NPRM Symposium: Freedom for Historians, If They Can Keep It

[Cross-posted from the Institutional Review Blog, as part of the Bill of Health’s symposium on the 2015 notice of proposed rulemaking (NPRM) on human subjects regulations.]

By Zachary Schrag

The notice of proposed rulemaking (NPRM) promises long-sought relief for historians, journalists, and biographers. For these groups, the goal will be to ensure that the proposed rules are enacted as currently written.

Organizations representing anthropologists, sociologists, political scientists, and other social scientists have largely tried to make peace with IRB regulations, often counseling members to submit to IRB review and serve on IRBs. Historians, by contrast, have been almost uniform in our opposition to regulation, and since 2000, we have argued that our work should not be subject to rules written for “generalizable research.” In 2003, OHRP endorsed that position, but then distanced itself at the first challenge from IRB offices. Read More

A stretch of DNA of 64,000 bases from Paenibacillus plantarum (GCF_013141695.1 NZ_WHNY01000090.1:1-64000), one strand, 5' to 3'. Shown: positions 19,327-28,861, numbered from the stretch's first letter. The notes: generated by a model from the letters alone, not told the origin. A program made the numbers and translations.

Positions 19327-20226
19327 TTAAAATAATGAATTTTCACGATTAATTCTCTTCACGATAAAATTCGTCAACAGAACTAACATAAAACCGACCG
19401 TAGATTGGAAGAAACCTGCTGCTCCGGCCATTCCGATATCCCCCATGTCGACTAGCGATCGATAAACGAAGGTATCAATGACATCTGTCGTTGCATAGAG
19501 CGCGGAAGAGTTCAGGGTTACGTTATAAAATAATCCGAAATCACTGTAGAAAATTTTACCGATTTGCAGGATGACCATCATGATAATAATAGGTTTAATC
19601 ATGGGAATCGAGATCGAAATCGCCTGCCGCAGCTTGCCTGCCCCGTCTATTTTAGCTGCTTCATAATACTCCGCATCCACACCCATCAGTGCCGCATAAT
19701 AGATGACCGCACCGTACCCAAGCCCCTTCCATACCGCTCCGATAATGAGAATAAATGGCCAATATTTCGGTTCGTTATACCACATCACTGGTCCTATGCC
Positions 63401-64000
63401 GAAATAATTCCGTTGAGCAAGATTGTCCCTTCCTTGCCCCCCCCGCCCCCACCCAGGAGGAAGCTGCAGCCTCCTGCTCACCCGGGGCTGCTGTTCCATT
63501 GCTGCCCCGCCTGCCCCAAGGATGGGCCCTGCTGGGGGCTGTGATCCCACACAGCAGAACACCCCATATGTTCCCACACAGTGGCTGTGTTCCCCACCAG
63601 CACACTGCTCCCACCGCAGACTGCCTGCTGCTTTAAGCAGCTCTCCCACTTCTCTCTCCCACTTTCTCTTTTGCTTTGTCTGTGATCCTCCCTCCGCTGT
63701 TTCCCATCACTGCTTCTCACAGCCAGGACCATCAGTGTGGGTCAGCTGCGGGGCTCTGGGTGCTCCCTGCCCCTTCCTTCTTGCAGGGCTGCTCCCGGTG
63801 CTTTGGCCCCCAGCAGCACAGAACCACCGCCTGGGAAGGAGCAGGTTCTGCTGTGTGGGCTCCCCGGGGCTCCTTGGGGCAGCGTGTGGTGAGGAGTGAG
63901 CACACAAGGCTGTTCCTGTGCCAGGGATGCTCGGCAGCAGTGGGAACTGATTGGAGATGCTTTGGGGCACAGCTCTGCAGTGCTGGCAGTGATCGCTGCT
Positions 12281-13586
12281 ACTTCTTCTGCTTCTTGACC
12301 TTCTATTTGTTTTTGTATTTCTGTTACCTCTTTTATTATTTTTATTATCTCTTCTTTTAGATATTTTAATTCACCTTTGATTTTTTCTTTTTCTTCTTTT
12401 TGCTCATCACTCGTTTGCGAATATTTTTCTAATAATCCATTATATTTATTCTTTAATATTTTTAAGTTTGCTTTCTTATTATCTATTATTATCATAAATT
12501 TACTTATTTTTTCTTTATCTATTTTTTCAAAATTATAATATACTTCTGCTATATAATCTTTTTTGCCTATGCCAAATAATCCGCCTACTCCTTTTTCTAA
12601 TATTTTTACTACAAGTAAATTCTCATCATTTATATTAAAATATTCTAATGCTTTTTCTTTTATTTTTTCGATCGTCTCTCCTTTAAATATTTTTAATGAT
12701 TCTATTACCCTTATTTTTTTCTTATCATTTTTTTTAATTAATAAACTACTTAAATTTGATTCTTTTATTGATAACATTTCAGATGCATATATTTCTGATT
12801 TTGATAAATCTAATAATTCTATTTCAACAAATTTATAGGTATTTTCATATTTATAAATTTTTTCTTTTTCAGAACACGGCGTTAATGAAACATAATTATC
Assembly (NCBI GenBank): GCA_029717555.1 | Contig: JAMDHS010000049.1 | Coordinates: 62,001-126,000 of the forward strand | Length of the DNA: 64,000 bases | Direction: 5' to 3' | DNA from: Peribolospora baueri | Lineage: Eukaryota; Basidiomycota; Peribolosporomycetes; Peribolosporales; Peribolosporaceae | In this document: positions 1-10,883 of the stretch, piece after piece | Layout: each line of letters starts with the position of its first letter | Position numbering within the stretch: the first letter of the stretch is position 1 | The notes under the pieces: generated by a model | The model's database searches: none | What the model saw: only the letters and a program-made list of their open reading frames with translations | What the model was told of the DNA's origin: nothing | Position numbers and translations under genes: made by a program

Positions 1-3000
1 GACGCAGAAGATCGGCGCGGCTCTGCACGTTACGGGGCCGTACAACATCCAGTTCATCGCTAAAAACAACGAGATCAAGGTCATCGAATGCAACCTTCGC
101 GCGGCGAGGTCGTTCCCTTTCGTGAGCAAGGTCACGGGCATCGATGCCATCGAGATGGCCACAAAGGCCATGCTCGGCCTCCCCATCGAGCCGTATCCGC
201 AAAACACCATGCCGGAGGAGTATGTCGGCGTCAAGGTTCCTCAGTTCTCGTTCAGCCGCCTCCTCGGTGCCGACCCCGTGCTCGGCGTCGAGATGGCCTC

Introducing NPRM Symposium Guest Blogger Zachary Schrag

Zachary Shrag 3Zachary M. Schrag, editor of the Institutional Review Blog, will contribute to Bill of Health’s symposium on the 2015 notice of proposed rulemaking (NPRM) on human subjects regulations.

Zach is a professor of history at George Mason University. He has been involved with human subjects regulations’ impact on the humanities and social sciences since 2004, working as both an advocate and scholar.

Representative publications:

Mini-Symposium: The NPRM and the Future of Human Subjects Research Regulation

As discussed in other posts, HHS has issued a Notice of Proposed Rule Making (NPRM) with significant changes to the U.S. regulation of human subjects research. Bill of Health will be hosting a mini-symposium on the topic getting some of the most important thinkers about human subjects research to weigh in on the NPRM and what it means for the field. Watch this space for more over the coming days and weeks.